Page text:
After the parameters are set, and the amount the OS can use to "swap" for it's normal operations, the rest is simply wasted if we're not using it.
What is cached in RAM is just sitting there, not using any CPU cycles, but ready to get pushed to the front and appear on the screen as fast as it can, and not use the extra battery needed to start it up from disk again.
The software is better, the hardware is better, and the folks writing the apps are getting better at it with better tools.
We're going to use the HTC Hero as an example here, because we don't talk about the HTC Hero enough anymore.
By today's standards, the hardware and the software on the Hero suck.
It sucked the same when it was new, but at the time we didn't have Bionic's or Thrill 4G's to compare it to.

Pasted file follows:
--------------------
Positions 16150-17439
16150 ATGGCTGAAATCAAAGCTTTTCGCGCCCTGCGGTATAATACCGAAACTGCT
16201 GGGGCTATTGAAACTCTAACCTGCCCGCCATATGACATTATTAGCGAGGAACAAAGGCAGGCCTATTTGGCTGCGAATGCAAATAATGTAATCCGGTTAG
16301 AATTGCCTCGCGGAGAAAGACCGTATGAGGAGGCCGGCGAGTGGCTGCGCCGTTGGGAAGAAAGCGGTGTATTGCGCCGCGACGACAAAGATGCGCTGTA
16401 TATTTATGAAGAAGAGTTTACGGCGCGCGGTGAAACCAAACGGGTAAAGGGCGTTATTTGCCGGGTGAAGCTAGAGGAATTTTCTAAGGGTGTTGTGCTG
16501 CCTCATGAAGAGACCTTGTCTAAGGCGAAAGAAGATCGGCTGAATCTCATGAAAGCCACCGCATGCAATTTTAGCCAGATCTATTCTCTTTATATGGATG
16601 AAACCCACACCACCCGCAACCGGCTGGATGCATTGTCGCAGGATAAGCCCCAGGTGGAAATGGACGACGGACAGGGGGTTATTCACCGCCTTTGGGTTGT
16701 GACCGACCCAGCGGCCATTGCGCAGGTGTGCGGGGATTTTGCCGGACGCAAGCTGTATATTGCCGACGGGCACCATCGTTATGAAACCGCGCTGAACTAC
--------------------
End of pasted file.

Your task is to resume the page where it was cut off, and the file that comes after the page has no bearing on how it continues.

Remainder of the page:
We only knew that there were three ways to make it run faster -- yank HTC Sense off of it, use a task killer, or tweak the system a whole helluva lot.
Two of those options need root access -- so that puts 90+ percent of users out of the picture.
Normal people don't root their phones, and Harriet Housewife (or Tommy Textgod) are normal.
That's what your phone (or tablet) has to consider.
Loading Google Talk to RAM once, and having it there to open almost instantly is far better than loading it each and every time you want to use it. It's not like you'll never use it again, and nothing else is going to use that RAM while it's sitting empty -- at that point, it's wasted space.
You will also use a lot more battery power re-opening Talk every time you get a message than you will by having the zeros held as ones on your RAM.
The folks who built Android really did know what they were doing when it comes to memory management.